The truth is, however, that our worlds do not collapse when we rest.

God likes vacations

Years ago–at the beginning of human time–God created rest saying, “Observe the Sabbath day, to keep it holy. Work six days and do everything you need to do. But the seventh day is a Sabbath to God, your God. Don’t do any work . . . .” Sabbath–taking one day or more off–is God’s gift to us so that we can feel that lightness of soul. So we know that God, not us, is All That.

Modern science is finally catching up with God on this concept. Elizabeth Lombardo, a clinical psychologist who wrote a book titled A Happy You, says, “Taking a break . . . affords you an opportunity to step back, put life into perspective, and remember what’s really important. It helps get your priorities straight.”

And all this time we thought God was trying to be unreasonable and bossy. And the funny–meaning ironic–thing is that Christians are the ones most guilty of believing being busy equals being important. And pastors may be the worst of the worst at unplugging and resting.

Cat Stevens’ (now Yusaf Islam) old song “Miles from Nowhere” speaks of unplugging and getting our priorities straight:

“Miles from nowhere

I guess I’ll take my time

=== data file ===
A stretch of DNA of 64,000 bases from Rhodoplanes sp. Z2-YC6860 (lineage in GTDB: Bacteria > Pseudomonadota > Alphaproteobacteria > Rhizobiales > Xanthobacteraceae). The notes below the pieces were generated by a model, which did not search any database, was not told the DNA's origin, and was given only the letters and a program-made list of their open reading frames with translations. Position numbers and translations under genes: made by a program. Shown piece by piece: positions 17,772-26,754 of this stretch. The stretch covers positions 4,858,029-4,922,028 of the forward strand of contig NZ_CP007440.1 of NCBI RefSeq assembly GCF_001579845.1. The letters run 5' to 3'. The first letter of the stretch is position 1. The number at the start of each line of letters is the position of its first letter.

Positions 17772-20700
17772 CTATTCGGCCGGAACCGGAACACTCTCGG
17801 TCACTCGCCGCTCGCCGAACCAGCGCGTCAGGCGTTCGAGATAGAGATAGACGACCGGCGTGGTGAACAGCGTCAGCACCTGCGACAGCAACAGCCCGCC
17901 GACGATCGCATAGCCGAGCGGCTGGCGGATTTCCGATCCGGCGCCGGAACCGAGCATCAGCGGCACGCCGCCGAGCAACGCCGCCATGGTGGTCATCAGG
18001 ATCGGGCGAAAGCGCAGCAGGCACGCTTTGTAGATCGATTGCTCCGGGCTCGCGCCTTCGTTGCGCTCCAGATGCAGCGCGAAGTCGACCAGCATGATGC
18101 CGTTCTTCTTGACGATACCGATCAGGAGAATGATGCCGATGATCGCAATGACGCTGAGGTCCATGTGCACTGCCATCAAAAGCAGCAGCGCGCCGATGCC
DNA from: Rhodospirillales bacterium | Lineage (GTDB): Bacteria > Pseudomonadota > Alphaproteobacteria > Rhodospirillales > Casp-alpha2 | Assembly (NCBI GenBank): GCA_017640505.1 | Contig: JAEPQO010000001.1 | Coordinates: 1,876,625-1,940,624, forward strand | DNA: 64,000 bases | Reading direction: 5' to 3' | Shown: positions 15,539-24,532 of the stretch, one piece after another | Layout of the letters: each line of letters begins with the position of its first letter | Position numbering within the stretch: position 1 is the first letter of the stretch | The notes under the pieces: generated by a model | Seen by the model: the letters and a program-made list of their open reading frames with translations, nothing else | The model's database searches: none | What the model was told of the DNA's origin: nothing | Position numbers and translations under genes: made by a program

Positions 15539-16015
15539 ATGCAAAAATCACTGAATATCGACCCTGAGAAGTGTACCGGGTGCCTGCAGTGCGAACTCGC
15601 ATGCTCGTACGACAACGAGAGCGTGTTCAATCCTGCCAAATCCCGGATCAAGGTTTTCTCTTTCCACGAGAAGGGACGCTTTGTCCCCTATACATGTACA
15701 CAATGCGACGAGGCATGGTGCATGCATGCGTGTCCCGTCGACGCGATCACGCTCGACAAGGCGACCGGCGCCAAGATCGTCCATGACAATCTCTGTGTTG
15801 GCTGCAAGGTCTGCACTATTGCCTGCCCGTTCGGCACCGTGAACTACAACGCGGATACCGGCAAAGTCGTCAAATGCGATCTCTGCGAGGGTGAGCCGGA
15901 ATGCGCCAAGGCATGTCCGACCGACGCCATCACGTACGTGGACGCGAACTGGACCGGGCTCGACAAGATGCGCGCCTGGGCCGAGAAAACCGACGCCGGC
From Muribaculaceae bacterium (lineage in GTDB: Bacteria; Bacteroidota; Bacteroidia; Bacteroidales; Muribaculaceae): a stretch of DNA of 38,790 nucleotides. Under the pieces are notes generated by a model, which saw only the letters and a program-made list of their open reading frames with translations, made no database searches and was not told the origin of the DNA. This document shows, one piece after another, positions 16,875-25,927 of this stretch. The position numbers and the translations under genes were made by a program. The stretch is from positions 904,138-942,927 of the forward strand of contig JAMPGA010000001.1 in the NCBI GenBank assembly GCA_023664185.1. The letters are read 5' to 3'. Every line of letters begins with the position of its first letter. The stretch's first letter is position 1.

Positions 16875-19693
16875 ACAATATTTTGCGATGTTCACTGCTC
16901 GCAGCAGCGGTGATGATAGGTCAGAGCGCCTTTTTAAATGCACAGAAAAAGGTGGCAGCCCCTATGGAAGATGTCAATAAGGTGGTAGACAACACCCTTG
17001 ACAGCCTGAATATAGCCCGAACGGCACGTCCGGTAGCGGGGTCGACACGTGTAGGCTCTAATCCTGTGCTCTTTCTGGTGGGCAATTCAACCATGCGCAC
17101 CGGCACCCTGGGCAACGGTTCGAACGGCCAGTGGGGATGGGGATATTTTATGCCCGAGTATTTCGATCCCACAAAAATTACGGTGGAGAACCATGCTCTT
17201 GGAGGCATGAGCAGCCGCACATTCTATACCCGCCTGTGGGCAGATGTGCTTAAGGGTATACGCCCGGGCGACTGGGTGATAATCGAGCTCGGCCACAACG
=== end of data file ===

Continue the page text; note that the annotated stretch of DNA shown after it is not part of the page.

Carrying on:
Oh yeah, to reach there

Look up at the mountain

I have to climb

Oh yeah, to reach there.

Lord my body has been a good friend

But I won’t need it when I reach the end.

Miles from nowhere.

Not a soul in sight.

Oh yeah, But it’s alright.”

Eugene and Stasia

For me the beautiful thing about being miles from nowhere and falling asleep under the stars, and marking time based on hunger pains not calendar appointments, and spending several days with a fly rod rather than a key board in my hands is knowing that the world is in God’s hands and not mine. Under that vast dome of stars, I realize true importance comes not from busyness but rather from the fact that the God who created those billion stars and that towering mountain knows my name and has written my story in his book. And this is true whether I am resting or working.

When I return, and you ask me how I am, I hope I answer, “I’m not all that. But it’s alright.”

Eugene C. Scott also believes God likes us to take vacations because it gives God time to clean up the messes we’ve made. Join him in the year The Year of Living Spiritually. You can join the Living Spiritually community by following that blog and clicking here and liking the page. He is also co-pastor of The Neighborhood Church.